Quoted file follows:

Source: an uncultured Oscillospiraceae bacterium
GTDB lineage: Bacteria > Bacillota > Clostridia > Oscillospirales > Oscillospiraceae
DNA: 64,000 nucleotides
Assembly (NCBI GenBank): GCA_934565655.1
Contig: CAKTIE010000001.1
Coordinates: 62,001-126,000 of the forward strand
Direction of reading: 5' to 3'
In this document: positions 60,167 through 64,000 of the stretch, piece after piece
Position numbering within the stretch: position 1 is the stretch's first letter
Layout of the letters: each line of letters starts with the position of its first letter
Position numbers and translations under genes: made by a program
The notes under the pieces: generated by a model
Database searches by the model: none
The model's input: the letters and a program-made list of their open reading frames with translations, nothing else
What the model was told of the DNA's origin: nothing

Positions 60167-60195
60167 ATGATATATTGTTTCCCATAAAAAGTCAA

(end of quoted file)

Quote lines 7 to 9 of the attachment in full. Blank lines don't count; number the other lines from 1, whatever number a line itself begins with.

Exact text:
Direction of reading: 5' to 3'
In this document: positions 60,167 through 64,000 of the stretch, piece after piece
Position numbering within the stretch: position 1 is the stretch's first letter